Primary succession on glacier forelands in the subantarctic Kerguelen Islands
Version of Record online: 24 FEB 2009
1998 IAVS - the International Association of Vegetation Science
Journal of Vegetation Science
Volume 9, Issue 1, pages 75–84, February 1998
How to Cite
Frenot, Y., Gloaguen, J.C., Cannavacciuolo, M. and Bellido, A. (1998), Primary succession on glacier forelands in the subantarctic Kerguelen Islands. Journal of Vegetation Science, 9: 75–84. doi: 10.2307/3237225
- Issue online: 24 FEB 2009
- Version of Record online: 24 FEB 2009
- Received 20 March 1997; Revision received 15 July 1997; Final revision received 3 November 1997; Accepted 5 December 1997.
- Plant community;
- Root system;
- Soil development;
- Vegetation cover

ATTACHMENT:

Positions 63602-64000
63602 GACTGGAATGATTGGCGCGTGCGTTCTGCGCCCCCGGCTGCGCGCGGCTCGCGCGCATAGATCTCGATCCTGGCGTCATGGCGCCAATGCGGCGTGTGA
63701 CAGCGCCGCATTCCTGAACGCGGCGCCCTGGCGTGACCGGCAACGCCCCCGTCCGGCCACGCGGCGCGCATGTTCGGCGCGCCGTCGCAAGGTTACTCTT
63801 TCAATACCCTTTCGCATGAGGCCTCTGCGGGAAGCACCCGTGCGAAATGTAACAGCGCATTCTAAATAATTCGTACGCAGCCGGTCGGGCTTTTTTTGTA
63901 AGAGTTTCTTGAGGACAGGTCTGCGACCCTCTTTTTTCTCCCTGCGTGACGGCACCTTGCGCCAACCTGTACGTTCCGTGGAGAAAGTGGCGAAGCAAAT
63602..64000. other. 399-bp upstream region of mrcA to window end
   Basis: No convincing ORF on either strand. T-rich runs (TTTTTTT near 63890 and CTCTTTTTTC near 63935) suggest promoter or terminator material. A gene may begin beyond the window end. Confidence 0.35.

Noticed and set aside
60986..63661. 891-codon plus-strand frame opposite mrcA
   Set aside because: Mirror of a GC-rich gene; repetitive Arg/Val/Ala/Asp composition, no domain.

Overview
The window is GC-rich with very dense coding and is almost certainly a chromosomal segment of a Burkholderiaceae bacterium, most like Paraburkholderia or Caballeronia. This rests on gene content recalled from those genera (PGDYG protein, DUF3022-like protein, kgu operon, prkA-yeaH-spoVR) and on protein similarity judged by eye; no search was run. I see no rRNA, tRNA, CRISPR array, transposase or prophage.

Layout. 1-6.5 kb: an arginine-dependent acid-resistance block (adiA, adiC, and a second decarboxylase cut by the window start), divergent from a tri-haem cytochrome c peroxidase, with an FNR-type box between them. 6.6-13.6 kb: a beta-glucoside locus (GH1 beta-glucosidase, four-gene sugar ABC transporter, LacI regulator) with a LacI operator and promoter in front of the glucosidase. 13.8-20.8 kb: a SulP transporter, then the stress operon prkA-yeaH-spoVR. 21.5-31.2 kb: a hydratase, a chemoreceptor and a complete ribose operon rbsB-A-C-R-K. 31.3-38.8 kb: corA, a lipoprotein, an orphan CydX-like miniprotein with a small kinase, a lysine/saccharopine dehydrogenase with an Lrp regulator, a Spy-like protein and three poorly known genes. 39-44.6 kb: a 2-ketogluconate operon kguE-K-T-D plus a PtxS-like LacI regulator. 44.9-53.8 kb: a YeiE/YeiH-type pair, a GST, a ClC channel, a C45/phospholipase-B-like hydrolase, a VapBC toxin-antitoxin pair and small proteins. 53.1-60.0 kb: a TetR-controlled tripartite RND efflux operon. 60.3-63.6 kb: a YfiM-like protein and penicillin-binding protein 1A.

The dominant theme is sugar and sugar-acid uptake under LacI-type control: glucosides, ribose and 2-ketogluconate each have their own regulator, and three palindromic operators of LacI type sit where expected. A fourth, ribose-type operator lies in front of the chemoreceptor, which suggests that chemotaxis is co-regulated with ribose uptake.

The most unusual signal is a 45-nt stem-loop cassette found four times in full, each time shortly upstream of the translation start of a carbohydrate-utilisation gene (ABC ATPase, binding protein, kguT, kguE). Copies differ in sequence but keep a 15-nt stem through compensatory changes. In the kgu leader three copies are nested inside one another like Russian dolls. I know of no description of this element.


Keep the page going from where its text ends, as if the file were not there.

Abstract. Primary succession was studied on recently de-glaciated areas in front of the Ampère Glacier, Kerguelen Islands (49° 30′S, 69° 30′E). Vegetation, colonization processes and soil development were investigated on seven sites on the outwash plain over a distance of 5 km and representing a > 200-yr old chronosequence. Seven species are involved in the succession, showing four patterns of change: (1)‘pioneer’ (Poa kerguelensis, Poa annua, Colobanthus kerguelensis and Cerastium fontanum); (2)‘intermediate’ (Festuca contracta); (3)‘late colonizer’ (Azorella selago); and (4)‘fluctuating’ (Agrostis magellanica). Two of the pioneers are introduced species (Poa annua and Cerastium). The total plant cover increases significantly with the age of the sites but never exceeds 4.2 %. The plant succession pattern observed in this study appears to be related to soil development. Root architecture and fine particle dynamics in the soil may explain the behaviour of the different species along the chronosequence. The pioneer species have a very shallow root system whereas the intermediate and late colonizers are deeper and longer rooted. The dominance of Azorella selago (Apiaceae) in the oldest community may be attributed to its unique root system in relation to the vertical distribution of silt cappings in the soil.